Comedians Provide Most of the Entertainment at the Shubert

With the help of Ted Lewis, several comedians of distinctly high calibre, and a wealth of color and gorgeous effects, the "Passing Show of 1923" Monday night at the Shubert made a successful entrance among Boston's theatrical entertainments. And this in spite a tuneless score, a glaring lack of "feminine pulchritude", and a few heavy, mediocre scenes. The producer and cast, 'tis true, had a pretty flimsy foundation to build upon. Much of the humour was stale and slapstick, and in not a few cases meager ideas succeeded only through the brilliance in their execution. Yet at other times this was all forgotten in the splendor of some tableau or the diversion of one of the more successful comedy scenes.

Frank Gaby, in our humble opinion, takes first place among the comedians of the show with flying honors. The way he says, "Hush! Hush!" is great. And he proves himself before the end of the performance to be no less skillful as a ventriloquist. George Jessel also manages to be a mirth-provoker; when he takes his place with "mommer" in a prominent box and translates a French comedy first into English, and then into Russian for his mother's benefit, he is at his best. Then there is George Hassell. Wherever these three act, the most ordinary piece of comedy becomes funny by the addition of an amusing freshness and twist.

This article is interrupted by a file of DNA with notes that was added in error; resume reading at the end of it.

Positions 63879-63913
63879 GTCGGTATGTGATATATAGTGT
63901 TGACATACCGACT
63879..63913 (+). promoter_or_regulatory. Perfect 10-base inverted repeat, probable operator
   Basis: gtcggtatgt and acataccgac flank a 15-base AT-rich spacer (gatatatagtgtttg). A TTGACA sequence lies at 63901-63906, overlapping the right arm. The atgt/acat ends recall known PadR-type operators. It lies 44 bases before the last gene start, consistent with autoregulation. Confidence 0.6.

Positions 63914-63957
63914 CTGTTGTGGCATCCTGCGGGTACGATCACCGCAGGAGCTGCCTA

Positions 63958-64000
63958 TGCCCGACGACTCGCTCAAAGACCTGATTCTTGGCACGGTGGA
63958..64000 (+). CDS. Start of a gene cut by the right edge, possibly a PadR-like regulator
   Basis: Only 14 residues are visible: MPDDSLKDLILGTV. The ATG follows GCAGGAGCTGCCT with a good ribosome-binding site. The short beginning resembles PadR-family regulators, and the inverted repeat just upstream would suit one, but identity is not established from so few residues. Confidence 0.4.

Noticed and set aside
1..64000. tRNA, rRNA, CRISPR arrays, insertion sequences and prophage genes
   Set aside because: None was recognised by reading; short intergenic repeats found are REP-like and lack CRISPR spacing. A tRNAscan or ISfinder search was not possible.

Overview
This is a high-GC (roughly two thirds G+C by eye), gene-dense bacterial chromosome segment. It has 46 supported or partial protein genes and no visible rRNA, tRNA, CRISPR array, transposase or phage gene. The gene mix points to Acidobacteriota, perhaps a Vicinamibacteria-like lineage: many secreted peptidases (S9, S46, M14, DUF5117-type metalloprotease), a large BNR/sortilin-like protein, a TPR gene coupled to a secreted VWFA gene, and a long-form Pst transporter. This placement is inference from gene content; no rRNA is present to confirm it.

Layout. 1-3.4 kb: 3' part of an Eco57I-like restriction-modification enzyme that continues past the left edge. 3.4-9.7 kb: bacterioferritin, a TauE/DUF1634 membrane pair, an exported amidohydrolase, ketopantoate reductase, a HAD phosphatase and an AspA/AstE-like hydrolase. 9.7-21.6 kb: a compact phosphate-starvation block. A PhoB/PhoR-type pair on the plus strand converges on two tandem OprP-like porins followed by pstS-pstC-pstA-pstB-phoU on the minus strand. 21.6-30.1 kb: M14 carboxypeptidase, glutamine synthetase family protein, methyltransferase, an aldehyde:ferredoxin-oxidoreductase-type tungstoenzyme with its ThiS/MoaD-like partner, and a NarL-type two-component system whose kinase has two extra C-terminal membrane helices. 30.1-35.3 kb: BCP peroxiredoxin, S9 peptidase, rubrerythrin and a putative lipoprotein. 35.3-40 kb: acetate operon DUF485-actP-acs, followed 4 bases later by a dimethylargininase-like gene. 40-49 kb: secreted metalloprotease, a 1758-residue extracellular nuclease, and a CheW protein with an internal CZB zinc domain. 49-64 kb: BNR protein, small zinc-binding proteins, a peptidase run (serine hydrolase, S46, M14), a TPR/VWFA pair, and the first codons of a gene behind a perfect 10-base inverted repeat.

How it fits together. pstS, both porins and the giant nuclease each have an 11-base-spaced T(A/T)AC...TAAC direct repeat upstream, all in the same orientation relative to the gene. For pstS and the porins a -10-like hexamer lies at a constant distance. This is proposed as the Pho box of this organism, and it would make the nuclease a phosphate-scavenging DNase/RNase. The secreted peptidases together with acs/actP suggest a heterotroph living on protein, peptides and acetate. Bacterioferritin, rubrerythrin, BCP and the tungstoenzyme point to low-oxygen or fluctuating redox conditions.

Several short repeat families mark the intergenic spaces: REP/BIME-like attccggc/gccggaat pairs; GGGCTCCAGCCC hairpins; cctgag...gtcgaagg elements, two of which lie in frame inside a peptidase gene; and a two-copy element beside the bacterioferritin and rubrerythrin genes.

As to the elaborate scenery and cos- tumes little need be said, for audiences have come to take all that for granted. The French Revolution scene was unusually effective, with the spot-light focussed on Perry Askan, as the young revolutionist and the dark background filled with waving torches. The human chandelier and living curtain was as an elaborate thing of the kind as we have ever seen.

But the superlative feature of the evening was withheld to the very end--Ted Lewis. He is a glorified combination of Pierre Monteux, Walter Hampden, Puck, and Philip Sousa. Ostensibly he is only the leader of a versatile band of jazzy musicians. His title on the program is "the high-hatted tragedian of song, and his musical chorus." But for all his clownishness he has far more real art bottled up inside him than in many a man who scorns the idea of "jazz." Expressiveness is combined with restraint to a degree seldom attained in any kind of a performance-- and as a master of rhythm no one even approaches him! Frankly, we could have listened to him for hours more.

In closing, we can't help remarking again that there are many pitiful gaps that need filling. And it is positively shameful to sit through a whole evening without hearing a single musical number that could be called even "tuneful.